Food For Vegetarian Thought

As many of you already know, Jane and I became vegan because of her family medical history (cancer, heart disease, diabetes....). We don't consider ourselves animal rights activists, although we believe that cruelty to animals (and humans) should have no place on this earth. Our focus in this blog is about food, and why it makes sense to eat vegan. Occasionally, something comes to our attention, like Earthlings, which needs to be shared. But for the most part, our focus is the vegan diet.

When we set out on our vegan journey we struggled a bit. The new eating regimen required more effort than the old, eating out posed all sorts of challenges, and we weren't sure how we would define veganism for ourselves. But we were up for that challenge. Our health was more important. We also both thought that if, over time, our bloodwork didn't support the great health benefits touted by the book that inspired us: Dr. Neal Barnard's Program for Reversing Diabetes (which promises more health benefits than improved diabetes, i.e. a reduction in LDL cholesterol and triglycerides), then we might look for a family farm where we could buy locally-made dairy products, because milk and cheese were the things we missed most.

Today, we stumbled across a blog post at All's Well That Ends Vegan:

Even "dairy cows" from organic and small farms end up at these slaughterhouses

No one seems to be talking about this much either. What an opportunity to tell the public that no matter what "treatment" the animals receive on the "farm", they all end up on the same trucks, for the same torturous journey on the road, to the same slaughterhouses, to the same horrific end. People who call themselves vegetarians, but eat dairy products, especially seem to be missing this point. Ugh.

And just in case you didn't already know, the trip to the slaughterhouse for those "happy cows" (and any other animal off to the slaughterhouse) is inhumane. Often, the animals are driven for hundreds of miles. They are exposed to the elements, crammed together, and not given any food or water on this trip [because who wants to deal with additional waste product?]. They're scared, uncomfortable, hungry and thirsty, and have no room to move around. To put that in perspective: we complain about flying!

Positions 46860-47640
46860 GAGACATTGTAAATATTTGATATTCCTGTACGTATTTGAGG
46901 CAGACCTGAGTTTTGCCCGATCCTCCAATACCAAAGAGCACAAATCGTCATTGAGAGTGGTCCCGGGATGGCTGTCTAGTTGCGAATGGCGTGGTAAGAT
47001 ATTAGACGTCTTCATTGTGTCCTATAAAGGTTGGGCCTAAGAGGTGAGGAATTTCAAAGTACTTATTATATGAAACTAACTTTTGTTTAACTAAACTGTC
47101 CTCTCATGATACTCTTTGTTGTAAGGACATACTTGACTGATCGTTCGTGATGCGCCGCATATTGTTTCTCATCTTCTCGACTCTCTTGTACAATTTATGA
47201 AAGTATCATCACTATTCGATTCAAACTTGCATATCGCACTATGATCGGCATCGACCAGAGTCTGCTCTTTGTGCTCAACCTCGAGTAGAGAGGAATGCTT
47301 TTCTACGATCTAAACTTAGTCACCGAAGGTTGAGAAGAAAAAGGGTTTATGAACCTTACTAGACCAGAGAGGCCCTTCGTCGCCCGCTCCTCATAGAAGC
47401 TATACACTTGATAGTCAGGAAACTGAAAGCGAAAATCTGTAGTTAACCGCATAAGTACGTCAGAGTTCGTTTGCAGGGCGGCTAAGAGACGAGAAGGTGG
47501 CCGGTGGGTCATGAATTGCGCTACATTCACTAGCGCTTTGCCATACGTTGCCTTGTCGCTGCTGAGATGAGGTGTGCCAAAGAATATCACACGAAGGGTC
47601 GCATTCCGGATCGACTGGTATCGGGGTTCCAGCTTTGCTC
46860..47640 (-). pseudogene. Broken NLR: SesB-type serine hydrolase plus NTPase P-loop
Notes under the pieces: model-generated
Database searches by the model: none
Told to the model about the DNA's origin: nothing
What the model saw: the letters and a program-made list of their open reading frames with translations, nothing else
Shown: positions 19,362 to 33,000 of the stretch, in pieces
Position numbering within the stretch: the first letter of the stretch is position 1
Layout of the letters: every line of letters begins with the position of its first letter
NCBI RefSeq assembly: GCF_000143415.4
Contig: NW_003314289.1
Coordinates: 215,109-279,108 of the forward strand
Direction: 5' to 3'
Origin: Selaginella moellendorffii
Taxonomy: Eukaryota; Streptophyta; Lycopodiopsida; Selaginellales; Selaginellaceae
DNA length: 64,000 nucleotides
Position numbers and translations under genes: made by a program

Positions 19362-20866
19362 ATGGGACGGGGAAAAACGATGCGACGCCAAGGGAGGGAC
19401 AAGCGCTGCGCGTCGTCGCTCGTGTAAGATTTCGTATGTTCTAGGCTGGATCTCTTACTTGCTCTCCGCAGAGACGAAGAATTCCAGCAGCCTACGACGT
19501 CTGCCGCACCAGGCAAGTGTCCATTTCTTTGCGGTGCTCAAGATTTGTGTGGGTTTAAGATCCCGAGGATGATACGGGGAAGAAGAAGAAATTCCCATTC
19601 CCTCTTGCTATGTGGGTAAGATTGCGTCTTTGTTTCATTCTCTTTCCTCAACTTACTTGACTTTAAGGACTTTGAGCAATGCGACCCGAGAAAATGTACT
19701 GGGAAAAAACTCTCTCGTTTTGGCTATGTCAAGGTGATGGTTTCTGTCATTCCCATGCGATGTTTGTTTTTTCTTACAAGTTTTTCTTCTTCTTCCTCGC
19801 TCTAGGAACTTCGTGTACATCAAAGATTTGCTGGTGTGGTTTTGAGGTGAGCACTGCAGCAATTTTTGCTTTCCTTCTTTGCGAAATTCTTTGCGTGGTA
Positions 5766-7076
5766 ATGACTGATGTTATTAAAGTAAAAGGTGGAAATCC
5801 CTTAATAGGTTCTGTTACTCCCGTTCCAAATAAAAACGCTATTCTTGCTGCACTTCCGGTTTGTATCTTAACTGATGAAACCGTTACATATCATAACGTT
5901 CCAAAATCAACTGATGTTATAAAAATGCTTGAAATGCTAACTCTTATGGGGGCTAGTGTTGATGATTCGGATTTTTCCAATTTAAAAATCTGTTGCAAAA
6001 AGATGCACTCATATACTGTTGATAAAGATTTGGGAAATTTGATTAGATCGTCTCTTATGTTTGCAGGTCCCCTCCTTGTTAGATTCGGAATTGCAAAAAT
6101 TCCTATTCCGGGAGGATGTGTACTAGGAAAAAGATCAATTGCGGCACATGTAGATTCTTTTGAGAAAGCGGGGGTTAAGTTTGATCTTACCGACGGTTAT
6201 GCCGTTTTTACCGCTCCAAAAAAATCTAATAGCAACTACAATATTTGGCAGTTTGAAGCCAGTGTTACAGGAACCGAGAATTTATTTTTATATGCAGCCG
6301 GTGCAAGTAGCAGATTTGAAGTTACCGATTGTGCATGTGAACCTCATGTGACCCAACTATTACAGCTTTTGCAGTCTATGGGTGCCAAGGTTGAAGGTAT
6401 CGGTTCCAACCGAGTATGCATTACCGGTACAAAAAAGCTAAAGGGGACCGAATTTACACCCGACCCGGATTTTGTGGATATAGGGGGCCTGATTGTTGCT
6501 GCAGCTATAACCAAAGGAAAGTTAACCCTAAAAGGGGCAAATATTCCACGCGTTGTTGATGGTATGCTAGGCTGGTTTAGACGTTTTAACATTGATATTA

So, for us, that was the end of the image of they idyllic family farm. I'm pretty sure that I can safely say Jane and I will be vegan for the rest of our lives. We might still step off the path and consume the occasional slice of real pizza (accompanied by a side order of guilt), because the rest of our lives will hopefully be a long time, and we LOVED pizza. But after having had our eyes opened to the atrocities we perpetuate as a species, we can never go back, we're vegans!


  1. This is quite a substantive post!

    I have a feeling that long before the end of your lives, you’ll be ordering great-tasting vegan pizza on a regular basis, and that will not only replace animal cheese pizza, but pretty much guarantee against “falling off the wagon.”

    Already, there are some great advances being made in vegan cheese – Cheezley and Teese come to mind. The vegan parmesans are very good, too. As more people reduce and eventually eliminate their dairy consumption, these products will get better and become more
    widely available (and probably less expensive) – which will make it easier for the next wave of people to give up dairy, and so forth. Specifically, I wouldn’t be surprised to see thousands of restaurants, one by one, adding vegan cheese pizzas to their menus over the next several years.